An Azerbaijani cargo plane crashed in the mountains on its way to a U.S.-NATO air base in Afghanistan late Tuesday, officials said, and all nine crew members on board are believed to have been killed.

No Americans were on the flight, officials said.

The Russian-made IL-76 was en route from Baku to Bagram air base, the hub of U.S. military and NATO forces in Afghanistan. Officials said the plane was flying at about 12,500 feet when it went down in a mountainous part of the Ghorband valley, west of the base and north of Kabul.

Taliban insurgents, who have recently become active in Ghorband, claimed that the plane was shot down. But Basir Salangi, governor of the province that includes Ghorband, said the plane was flying well above the range of Taliban weapons.

Quoting officials sent to the site of the crash, Salangi said the plane was completely destroyed and that all those on board had died.

Maj. Tim James, a spokesman for the NATO coalition in Afghanistan, said there is “absolutely no indication that there was any insurgent activity” in the area at the time of the crash.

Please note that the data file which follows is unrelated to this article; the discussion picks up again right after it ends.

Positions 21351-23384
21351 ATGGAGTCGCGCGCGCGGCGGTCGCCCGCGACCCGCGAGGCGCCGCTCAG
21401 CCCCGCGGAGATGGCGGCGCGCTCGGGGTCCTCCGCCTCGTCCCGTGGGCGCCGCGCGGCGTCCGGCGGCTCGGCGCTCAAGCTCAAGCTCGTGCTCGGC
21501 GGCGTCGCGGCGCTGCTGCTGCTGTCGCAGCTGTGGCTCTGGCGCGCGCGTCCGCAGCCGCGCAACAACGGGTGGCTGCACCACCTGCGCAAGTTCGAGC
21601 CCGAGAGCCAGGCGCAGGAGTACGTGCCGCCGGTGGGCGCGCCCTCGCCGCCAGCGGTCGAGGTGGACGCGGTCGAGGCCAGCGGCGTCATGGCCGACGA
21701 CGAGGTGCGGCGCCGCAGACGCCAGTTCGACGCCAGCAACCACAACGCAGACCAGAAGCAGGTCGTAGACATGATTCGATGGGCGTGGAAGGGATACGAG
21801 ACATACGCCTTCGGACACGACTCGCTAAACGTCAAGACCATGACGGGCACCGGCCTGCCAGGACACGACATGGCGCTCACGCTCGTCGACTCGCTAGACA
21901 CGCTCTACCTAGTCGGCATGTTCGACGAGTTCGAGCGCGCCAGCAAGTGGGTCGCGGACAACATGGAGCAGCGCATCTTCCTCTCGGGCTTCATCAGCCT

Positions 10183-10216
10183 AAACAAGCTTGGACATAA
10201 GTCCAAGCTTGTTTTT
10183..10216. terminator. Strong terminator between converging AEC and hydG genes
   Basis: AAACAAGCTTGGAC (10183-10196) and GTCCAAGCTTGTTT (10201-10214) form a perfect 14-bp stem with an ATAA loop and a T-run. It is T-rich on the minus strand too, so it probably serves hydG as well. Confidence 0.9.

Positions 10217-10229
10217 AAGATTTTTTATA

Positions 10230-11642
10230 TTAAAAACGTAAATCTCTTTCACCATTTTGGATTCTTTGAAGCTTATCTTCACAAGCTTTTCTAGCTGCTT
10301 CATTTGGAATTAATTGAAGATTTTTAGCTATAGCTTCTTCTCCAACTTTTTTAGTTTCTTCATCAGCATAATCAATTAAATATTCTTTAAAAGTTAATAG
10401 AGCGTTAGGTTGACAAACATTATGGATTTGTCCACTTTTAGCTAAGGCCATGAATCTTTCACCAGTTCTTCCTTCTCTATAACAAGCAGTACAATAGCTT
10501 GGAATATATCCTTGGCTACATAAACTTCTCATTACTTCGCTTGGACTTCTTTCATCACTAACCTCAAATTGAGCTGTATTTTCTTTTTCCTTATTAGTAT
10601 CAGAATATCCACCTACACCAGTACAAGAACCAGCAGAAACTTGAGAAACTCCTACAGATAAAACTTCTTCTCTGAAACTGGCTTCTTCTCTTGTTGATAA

But the Associated Press later reported that Afghan police investigating the crash were ambushed by militants. There were no injuries.

The United States and NATO increasingly are relying on air transport to ferry supplies into Afghanistan, as tensions between the United States and Pakistan threaten land routes from that country.

Air travel carries its own risks. Last year, dozens of people — including a group of foreigners — were killed when a fixed-wing Afghan plane crashed in a mountainous area close to the site of Tuesday’s crash. In October, a civilian cargo transport plane crashed into mountains in the outskirts of Kabul, killing all eight foreigners on board.

Maj. James Lowe, a spokesman for the U.S. Transportation Command, said the aircraft that went down Tuesday was carrying about 4,000 pounds of heavy equipment on four pallets.

“The plane belonged to Azerbaijan and was chartered by the coalition and was flying supplies for them to Bagram,” said Yaqoub Rassouli, head of Kabul Airport.

AP reported that four crew members were Azerbaijani, three were from Uzbekistan and two were from Russia.

Salahuddin is a special correspondent.